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This eBook from the Gutenberg Project consists of approximately 376 pages of information about The Adventures of Captain Horn.

It would be difficult—­in fact, almost impossible—­to land a cargo at the point near the caves where the captain and his party first ran their boats ashore, nor did the captain in the least desire to establish his depot at a point so dangerously near the golden object of his undertaking.  But the little bay which had been the harbor of the Rackbirds exactly suited his purpose, and here it was that he intended to land his bags of guano.  He had brought with him on the vessel suitable timber with which to build a small pier, and he carried also a lighter, or a big scow, in which the cargo would be conveyed from the anchored schooner to the pier.

It seemed quite evident that the captain intended to establish himself in a somewhat permanent manner as a trader in guano.  He had a small tent and a good stock of provisions, and, from the way he went to work and set his men to work, it was easy to see that he had thoroughly planned and arranged all the details of his enterprise.

It was nearly dark when the schooner dropped her anchor, and early the next morning all available hands were set to work to build the pier, and, when it was finished, the landing of the cargo was immediately begun.  Some of the sailors wandered about a little, when they had odd moments to spare, but they had seen such dreary coasts before, and would rather rest than ramble.  But wherever they did happen to go, not one of them ever got away from the eye of Captain Horn.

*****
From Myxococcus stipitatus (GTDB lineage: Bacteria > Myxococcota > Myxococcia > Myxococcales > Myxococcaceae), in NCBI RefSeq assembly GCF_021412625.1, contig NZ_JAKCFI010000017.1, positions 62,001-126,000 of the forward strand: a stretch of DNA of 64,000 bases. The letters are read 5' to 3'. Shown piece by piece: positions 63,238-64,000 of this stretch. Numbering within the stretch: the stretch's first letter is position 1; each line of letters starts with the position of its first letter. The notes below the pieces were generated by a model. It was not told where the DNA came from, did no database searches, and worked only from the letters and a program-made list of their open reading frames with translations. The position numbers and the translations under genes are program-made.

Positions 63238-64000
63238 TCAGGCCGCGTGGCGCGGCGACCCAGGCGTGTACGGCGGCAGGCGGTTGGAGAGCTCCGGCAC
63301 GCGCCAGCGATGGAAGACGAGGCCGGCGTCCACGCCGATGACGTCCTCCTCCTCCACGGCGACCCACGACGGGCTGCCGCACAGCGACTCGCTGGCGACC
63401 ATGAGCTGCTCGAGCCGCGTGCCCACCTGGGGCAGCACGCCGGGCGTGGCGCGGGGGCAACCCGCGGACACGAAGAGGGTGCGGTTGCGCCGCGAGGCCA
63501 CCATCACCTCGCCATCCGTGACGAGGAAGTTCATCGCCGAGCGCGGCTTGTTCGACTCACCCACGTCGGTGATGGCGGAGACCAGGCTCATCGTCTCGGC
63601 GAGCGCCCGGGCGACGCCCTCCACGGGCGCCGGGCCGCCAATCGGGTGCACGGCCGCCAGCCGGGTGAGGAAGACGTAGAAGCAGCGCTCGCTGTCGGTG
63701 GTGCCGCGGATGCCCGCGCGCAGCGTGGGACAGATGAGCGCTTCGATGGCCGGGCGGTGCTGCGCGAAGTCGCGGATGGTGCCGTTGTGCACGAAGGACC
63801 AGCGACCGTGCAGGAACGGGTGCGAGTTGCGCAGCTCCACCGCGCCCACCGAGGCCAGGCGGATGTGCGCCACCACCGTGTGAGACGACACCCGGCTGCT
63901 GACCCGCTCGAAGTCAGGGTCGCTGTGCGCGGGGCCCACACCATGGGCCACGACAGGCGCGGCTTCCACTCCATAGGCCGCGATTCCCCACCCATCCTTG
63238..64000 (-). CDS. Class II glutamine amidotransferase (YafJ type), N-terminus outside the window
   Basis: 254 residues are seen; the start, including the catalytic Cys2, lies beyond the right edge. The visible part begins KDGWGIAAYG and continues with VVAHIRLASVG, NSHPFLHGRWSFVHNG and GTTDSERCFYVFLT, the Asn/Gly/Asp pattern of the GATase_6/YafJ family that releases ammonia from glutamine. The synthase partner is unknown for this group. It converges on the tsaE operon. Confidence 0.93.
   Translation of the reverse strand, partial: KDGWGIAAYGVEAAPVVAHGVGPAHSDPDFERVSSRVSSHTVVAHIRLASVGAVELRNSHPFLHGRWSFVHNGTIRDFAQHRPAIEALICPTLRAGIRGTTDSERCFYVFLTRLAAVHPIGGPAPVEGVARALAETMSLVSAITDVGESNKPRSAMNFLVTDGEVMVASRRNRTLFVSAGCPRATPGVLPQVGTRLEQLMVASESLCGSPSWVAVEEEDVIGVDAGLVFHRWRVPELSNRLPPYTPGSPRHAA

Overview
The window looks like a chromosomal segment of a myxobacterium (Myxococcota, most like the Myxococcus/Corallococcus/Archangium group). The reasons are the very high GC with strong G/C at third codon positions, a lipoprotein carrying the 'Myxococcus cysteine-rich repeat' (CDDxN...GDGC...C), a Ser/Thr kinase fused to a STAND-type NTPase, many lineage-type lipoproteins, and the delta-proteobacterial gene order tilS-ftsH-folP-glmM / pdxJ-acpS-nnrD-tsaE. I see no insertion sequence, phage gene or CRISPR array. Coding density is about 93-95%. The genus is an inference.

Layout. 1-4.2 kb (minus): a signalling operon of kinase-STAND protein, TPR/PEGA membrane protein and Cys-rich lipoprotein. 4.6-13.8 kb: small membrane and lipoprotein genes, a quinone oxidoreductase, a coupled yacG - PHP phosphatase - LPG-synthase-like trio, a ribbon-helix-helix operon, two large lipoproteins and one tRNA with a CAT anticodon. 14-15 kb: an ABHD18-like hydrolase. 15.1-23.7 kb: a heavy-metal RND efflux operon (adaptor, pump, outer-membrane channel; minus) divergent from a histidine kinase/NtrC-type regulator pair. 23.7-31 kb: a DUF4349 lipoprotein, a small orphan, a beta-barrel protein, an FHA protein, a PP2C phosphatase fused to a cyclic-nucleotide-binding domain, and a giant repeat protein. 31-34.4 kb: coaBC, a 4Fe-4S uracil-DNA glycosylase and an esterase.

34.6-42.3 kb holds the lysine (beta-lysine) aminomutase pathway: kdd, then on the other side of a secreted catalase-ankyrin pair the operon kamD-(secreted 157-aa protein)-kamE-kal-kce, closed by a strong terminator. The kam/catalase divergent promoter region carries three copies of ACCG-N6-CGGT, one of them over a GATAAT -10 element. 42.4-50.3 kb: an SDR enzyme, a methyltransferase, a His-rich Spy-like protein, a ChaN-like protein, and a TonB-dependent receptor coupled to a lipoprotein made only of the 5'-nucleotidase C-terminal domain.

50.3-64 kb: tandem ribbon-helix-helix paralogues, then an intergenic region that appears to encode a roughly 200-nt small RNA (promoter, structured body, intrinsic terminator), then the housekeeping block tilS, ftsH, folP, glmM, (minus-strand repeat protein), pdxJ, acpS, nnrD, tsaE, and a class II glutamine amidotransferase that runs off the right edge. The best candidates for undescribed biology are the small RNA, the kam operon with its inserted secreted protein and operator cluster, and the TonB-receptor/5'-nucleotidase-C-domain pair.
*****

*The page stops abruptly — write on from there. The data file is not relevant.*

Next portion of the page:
The negroes evinced no desire to visit the cave, and Maka had been ordered by the captain to say nothing about it to the sailors.  There was no difficulty in obeying this order, for these rough fellows, as much landsmen as mariners, had a great contempt for the black men, and had little to do with them.  As Captain Horn informed Maka, he had heard from his friends, who had arrived in safety at Acapulco; therefore there was no need for wasting time in visiting their old habitation.

In that dry and rainless region a roof to cover the captain’s stock in trade was not necessary, and the bags were placed upon a level spot on the sands, in long double rows, each bag on end, gently leaning against its opposite neighbor, and between the double rows there was room to walk.

The Chilian captain was greatly pleased with this arrangement.  “I see well,” said he, in bad Spanish, “that this business is not new to you.  A ship’s crew can land and carry away these bags without tumbling over each other.  It is a grand thing to have a storehouse with a floor as wide as many acres.”

A portion of the bags, however, were arranged in a different manner.  They were placed in a circle two bags deep, inclosing a space about ten feet in diameter.  This, Captain Horn explained, he intended as a sort of little fort, in which the man left in charge could defend himself and the property, in case marauders should land upon the coast.

“You don’t intend,” exclaimed the Chilian captain, “that you will leave a guard here!  Nobody would have cause to come near the spot from either land or sea, and you might well leave your guano here for a year or more, and come back and find it.”

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